Film review: Therese Desqueyroux

Therese Desqueyroux
Therese Desqueyroux

With tremendous on-screen charisma and the ability to convey as much with one look as some actors struggle to put across in a two hour movie, Audrey Tautou is definitely one of my favourite actresses.

Still most famous for Amelie, it is probably true to say that Audrey has never quite shaken off the quirky ‘cuteness’ of this much-loved character, so it was strange to see her playing such a completely different role as that of the title character in Claude Miller’s film Therese Desqueyroux.

I took the opportunity to see this film at the new Errol Flynn Filmhouse in Northampton which, as an additional point, is well worth a visit; boasting the most comfortable and spacious seating I have ever seen in a cinema.

Therese Desqueyroux is a dark, oppressive film, set in 1920s France and filmed in French (there are subtitles). It tells the story of Therese, who marries Bernard (played by Gilles Lellouche), the brother of her childhood friend Anne (Anais Demoustier).

The marriage is one that has been expected and approved since the pair were children, due to the fact that both come from wealthy and respectable families and are seen to be well matched.

But the marriage is unhappy from the outset, doing nothing to control the wild ideas Therese feared in her own head and which she hoped the peace of married life would help to dispel.

Therese watches jealously as her old friend Anne finds an exciting new, but highly inappropriate boyfriend. She then sets about to join forces with the family in the ultimate betrayal of her friendship.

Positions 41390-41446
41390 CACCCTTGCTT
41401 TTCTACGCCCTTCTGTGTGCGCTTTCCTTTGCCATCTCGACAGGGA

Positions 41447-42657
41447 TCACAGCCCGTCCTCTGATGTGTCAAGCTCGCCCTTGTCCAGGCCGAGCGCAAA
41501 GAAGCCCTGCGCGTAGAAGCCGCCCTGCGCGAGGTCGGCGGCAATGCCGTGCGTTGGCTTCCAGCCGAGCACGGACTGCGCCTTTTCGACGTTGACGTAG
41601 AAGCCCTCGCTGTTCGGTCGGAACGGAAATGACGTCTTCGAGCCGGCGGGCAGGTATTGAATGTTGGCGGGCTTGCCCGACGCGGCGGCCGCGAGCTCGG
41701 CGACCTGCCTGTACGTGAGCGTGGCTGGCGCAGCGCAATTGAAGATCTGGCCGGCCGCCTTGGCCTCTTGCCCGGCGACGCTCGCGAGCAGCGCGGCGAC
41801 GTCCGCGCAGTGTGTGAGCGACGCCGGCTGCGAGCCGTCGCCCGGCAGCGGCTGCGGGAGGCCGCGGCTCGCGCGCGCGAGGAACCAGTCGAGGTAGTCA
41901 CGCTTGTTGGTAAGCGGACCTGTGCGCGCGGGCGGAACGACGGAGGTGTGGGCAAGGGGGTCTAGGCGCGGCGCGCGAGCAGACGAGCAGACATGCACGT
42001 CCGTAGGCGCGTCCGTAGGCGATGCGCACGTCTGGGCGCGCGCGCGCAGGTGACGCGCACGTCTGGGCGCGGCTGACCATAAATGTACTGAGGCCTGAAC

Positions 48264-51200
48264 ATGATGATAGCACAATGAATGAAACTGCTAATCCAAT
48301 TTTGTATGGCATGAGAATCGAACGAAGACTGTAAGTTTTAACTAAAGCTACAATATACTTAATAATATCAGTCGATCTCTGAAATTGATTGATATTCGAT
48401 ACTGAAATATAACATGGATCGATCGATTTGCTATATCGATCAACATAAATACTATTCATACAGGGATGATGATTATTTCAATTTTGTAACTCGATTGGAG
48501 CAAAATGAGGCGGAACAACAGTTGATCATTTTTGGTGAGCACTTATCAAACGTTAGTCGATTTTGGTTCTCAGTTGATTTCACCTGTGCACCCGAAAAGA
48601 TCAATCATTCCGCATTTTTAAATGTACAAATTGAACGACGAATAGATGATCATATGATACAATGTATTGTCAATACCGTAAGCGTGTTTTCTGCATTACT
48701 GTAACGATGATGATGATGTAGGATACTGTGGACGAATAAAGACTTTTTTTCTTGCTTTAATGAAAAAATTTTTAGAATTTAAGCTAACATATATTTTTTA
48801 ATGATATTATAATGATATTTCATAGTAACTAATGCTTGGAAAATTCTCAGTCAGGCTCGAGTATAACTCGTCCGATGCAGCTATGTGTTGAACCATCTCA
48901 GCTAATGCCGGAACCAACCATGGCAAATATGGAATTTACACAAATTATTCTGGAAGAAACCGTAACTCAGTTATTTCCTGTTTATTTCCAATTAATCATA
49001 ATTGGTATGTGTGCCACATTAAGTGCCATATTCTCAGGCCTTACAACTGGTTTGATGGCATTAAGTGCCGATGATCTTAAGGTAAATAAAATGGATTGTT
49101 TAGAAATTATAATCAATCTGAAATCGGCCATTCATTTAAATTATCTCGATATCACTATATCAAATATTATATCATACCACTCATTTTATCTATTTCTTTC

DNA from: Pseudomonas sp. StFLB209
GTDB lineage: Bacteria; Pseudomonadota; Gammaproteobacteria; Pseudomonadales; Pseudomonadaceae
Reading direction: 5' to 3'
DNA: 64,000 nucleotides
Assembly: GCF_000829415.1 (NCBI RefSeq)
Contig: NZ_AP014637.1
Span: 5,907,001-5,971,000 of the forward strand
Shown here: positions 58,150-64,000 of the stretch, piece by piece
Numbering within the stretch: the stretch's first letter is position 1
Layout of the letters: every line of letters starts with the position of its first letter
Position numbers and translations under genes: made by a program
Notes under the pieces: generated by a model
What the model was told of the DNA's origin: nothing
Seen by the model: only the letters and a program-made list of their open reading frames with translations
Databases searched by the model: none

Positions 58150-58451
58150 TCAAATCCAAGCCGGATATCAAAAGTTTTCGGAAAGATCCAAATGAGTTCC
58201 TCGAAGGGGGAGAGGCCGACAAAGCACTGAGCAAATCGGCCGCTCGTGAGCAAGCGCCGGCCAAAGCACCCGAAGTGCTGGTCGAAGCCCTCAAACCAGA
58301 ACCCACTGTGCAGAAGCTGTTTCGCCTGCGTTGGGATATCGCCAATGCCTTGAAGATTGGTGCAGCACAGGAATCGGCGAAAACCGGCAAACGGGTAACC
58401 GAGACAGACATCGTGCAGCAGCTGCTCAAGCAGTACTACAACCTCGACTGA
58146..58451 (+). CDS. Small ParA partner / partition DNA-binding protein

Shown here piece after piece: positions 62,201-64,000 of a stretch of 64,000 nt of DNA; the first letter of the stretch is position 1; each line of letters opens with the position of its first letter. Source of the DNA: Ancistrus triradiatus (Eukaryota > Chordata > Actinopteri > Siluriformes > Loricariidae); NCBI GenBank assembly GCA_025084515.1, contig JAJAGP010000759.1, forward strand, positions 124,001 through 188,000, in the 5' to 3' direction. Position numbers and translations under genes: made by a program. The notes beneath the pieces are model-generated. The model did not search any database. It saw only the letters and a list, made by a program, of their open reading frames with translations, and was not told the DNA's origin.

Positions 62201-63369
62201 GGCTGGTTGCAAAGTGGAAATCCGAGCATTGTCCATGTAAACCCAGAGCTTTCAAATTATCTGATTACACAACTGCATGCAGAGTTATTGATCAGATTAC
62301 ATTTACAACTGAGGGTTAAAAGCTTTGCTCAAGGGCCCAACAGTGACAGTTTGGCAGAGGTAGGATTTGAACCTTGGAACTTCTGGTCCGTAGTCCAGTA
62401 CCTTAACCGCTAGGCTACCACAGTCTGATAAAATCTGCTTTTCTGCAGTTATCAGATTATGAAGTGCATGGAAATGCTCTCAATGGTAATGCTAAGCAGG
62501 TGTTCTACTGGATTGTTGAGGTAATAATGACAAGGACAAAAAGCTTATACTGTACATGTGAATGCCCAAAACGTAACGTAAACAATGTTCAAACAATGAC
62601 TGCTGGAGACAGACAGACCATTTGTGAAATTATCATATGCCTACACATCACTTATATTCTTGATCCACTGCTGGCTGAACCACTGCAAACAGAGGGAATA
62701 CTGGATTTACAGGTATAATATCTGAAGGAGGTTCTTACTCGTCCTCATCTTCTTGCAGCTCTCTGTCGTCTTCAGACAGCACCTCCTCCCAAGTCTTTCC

The dark side of Therese’s character continues to unfold as she starts to tamper with her husband’s arsenic dosage; something he takes for medical reasons. But instead of freeing her, her actions end up making her feel even more trapped.

I know this film has been criticised for leaving more questions than it answers, but I think this is part of its charm. Audrey Tautou plays Therese as enigmatic and completely watchable but, just as she is a mystery to those around her, her motivations are still unclear to film-goers.

Why does she destroy Anne’s relationship? Why is she so unhappy with her husband? What are the ideas she is trying to suppress before her marriage? Why does she have so little attachment to her baby daughter? These are just some of the questions raised by the film and, although there are clues as to their answers, audience members will never be sure they are right in their conclusions.

But somehow, this just makes the film more interesting. Living in a world in which there are still arranged marriages and marriages of convenience, the movie proves an interesting study of what could happen when two opposing characters are joined together to suit other people.

Therese Desqueyroux will also be shown at the Errol Flynn Filmhouse on Monday, June 24 at 8.30pm and on Tuesday, June 25 and Thursday, June 27 at 6pm.

Certificate: 12A.